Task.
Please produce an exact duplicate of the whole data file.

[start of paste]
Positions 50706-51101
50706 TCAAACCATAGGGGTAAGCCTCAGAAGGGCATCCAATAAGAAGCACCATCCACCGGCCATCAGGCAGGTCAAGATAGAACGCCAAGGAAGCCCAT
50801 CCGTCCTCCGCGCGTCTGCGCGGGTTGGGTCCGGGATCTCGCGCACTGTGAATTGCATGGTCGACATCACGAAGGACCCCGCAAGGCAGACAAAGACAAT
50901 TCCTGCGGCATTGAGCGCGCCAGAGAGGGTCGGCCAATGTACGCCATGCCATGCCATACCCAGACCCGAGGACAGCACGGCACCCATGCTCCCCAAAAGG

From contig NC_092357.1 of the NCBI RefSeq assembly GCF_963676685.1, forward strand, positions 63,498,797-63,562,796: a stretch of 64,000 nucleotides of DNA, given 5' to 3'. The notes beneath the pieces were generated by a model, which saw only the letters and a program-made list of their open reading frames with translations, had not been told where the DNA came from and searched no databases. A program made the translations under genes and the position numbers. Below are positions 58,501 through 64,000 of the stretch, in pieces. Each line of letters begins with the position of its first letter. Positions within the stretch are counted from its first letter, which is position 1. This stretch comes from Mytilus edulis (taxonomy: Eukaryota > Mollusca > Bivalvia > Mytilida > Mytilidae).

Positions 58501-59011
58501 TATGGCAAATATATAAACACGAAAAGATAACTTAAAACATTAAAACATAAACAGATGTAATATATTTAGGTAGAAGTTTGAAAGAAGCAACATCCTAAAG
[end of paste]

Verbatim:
Positions 50706-51101
50706 TCAAACCATAGGGGTAAGCCTCAGAAGGGCATCCAATAAGAAGCACCATCCACCGGCCATCAGGCAGGTCAAGATAGAACGCCAAGGAAGCCCAT
50801 CCGTCCTCCGCGCGTCTGCGCGGGTTGGGTCCGGGATCTCGCGCACTGTGAATTGCATGGTCGACATCACGAAGGACCCCGCAAGGCAGACAAAGACAAT
50901 TCCTGCGGCATTGAGCGCGCCAGAGAGGGTCGGCCAATGTACGCCATGCCATGCCATACCCAGACCCGAGGACAGCACGGCACCCATGCTCCCCAAAAGG

From contig NC_092357.1 of the NCBI RefSeq assembly GCF_963676685.1, forward strand, positions 63,498,797-63,562,796: a stretch of 64,000 nucleotides of DNA, given 5' to 3'. The notes beneath the pieces were generated by a model, which saw only the letters and a program-made list of their open reading frames with translations, had not been told where the DNA came from and searched no databases. A program made the translations under genes and the position numbers. Below are positions 58,501 through 64,000 of the stretch, in pieces. Each line of letters begins with the position of its first letter. Positions within the stretch are counted from its first letter, which is position 1. This stretch comes from Mytilus edulis (taxonomy: Eukaryota > Mollusca > Bivalvia > Mytilida > Mytilidae).

Positions 58501-59011
58501 TATGGCAAATATATAAACACGAAAAGATAACTTAAAACATTAAAACATAAACAGATGTAATATATTTAGGTAGAAGTTTGAAAGAAGCAACATCCTAAAG